Winter Eye Protection

For thousands of years, natives of the arctic region combatted glare and snow blindness by fabricating narrow-slit goggles from bark, bone or hides. 

No gear is more vital to your health and safety when engaged in outdoor winter activities than adequate eye wear designed to protect your eyes from the damaging UV rays of the sun    both when dealing with direct sunlight from above and that reflected off a bright, white mantle of snow.  In fact, UV rays reflected off snow amount to about 80% of the rays one is exposed to from above – nearly doubling the amount bombarding us in winter than in summer.

Winter glare occurs when too much light enters your eyes, interfering with the eye’s ability to manage it. Distracting glare results from light being reflected when it moves from one optical medium to another (e.g. from air to glass). Discomforting glare may result from direct or reflected glare and can be caused by everyday, bright sunlight conditions (causing squinting and constriction of the pupil);  Disabling glare – also known as veiling glare, is more intense than discomforting glare and the high level of light produces a glare that can actually interfere with or block vision;  Disabling glare -light scattering when entering the eye reduces the sharpness of vision and raises the differential light threshold;  Blinding glare – light reflecting off of smooth, shiny surfaces such as water, sand or snow becomes polarized and produces blinding glare that can block vision to the extent that the wearer becomes visually compromised.

Glare can be reduced by wearing eye protection with an Anti-Reflective (AR) coating, Photochromic Transition lenses that adjust their level of tinting based on the amount of UV present, or polarized sunglasses that eliminate glare off of flat surfaces.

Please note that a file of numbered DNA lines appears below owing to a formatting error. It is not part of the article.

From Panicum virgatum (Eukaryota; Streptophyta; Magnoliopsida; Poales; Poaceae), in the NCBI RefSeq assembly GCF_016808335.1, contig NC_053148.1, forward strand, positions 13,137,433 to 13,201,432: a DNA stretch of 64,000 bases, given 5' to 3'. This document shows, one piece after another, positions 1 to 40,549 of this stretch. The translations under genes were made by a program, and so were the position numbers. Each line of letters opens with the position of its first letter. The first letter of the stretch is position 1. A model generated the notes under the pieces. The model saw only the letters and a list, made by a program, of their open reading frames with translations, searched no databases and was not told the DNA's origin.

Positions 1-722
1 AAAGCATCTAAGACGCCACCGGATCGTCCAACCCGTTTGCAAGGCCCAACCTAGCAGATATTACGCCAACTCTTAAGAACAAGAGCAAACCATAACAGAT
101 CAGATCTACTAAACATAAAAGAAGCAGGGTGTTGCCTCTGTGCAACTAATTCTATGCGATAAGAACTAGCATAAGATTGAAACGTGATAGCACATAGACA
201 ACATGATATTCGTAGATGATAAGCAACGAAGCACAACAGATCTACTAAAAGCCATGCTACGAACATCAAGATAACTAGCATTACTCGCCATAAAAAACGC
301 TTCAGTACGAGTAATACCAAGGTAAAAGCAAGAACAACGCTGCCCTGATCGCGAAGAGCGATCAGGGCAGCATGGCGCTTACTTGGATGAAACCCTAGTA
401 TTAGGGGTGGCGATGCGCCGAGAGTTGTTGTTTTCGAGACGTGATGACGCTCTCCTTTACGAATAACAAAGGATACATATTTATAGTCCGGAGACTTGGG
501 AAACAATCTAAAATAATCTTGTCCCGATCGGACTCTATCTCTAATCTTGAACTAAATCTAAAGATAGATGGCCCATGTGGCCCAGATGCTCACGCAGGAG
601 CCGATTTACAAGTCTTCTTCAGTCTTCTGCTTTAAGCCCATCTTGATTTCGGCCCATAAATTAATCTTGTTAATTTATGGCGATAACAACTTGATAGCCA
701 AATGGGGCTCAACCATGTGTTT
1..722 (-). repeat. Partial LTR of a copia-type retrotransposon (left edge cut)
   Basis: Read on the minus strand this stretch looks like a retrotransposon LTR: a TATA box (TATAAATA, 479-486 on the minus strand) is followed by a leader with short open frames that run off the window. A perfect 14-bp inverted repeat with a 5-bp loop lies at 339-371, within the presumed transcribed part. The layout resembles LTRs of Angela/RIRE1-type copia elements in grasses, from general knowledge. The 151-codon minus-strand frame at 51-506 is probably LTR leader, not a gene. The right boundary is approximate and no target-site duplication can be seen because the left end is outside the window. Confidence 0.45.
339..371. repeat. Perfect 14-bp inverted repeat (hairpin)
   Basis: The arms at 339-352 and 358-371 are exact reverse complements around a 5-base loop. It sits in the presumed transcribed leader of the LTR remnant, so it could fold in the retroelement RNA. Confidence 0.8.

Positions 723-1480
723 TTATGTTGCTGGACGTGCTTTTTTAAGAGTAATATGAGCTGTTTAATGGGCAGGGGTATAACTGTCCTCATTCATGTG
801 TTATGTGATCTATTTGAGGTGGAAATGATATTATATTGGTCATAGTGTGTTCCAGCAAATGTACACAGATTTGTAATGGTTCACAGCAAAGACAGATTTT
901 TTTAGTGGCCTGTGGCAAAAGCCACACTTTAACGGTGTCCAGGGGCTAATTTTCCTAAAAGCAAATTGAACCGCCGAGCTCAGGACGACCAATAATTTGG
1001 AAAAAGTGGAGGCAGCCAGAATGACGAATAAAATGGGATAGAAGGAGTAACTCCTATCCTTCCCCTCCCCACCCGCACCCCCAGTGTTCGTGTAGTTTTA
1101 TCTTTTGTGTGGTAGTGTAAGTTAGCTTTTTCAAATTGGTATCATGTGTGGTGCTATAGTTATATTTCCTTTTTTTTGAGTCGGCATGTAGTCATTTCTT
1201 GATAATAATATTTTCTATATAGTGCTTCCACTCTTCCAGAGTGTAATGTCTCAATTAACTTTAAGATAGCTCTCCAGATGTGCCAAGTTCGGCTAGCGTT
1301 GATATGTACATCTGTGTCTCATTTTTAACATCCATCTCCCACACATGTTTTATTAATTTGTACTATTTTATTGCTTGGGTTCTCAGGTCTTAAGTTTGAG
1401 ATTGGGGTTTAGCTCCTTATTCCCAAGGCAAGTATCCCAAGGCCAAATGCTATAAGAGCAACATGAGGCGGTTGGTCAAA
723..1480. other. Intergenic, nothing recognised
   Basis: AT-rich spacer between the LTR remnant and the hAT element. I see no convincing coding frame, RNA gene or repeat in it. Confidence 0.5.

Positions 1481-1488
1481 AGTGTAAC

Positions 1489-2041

Snow Blindness (photokeratitis) is a painful eye condition caused by overexposure to ultraviolet (UV) light where the cornea of the eye becomes sunburned. Symptoms include pain, burning in the eyes, light sensitivity, swollen eyelids, watery eyes, temporary blurring or loss of  vision. However, snow blindness is easily treatable and temporary.

The affects of over-exposure to UV increases by 3% for every 1,312 feet in elevation (the air thins as elevation increases) and is most intense between 10 am and 4pm when the wintry sun is highest in the sky. Intense cold and dry air can result in photokeratitis at higher elevations, too.

Besides the UV threat, damage to the eyes can result from exposure to blowing dry and cold air, airborne dust/tiny ice particles, twigs and branches. 

Considerations for choosing the proper goggles include:

  • Proper fit – (some can fit over glasses);
  • 100% UV protection – (polycarbonate sunglass lenses)
  • Tinted lenses  – (darker tints for bright sunlight, light tints for better contrast, interchangeable lenses, photochromic);
  • Lens shape – Cylindrical/rounded across face but flat vertically (more distortion) or Spherical/rounded vertically and horizontally (less distortion);
  • Anti-fog – coatings/treatments or ventilation holes around perimeter of goggles.

Winter eye protection is critical for maintaining healthy vision and for mitigating the debilitating affects and injuries that can occur throughout the cold, snowy wintry season.

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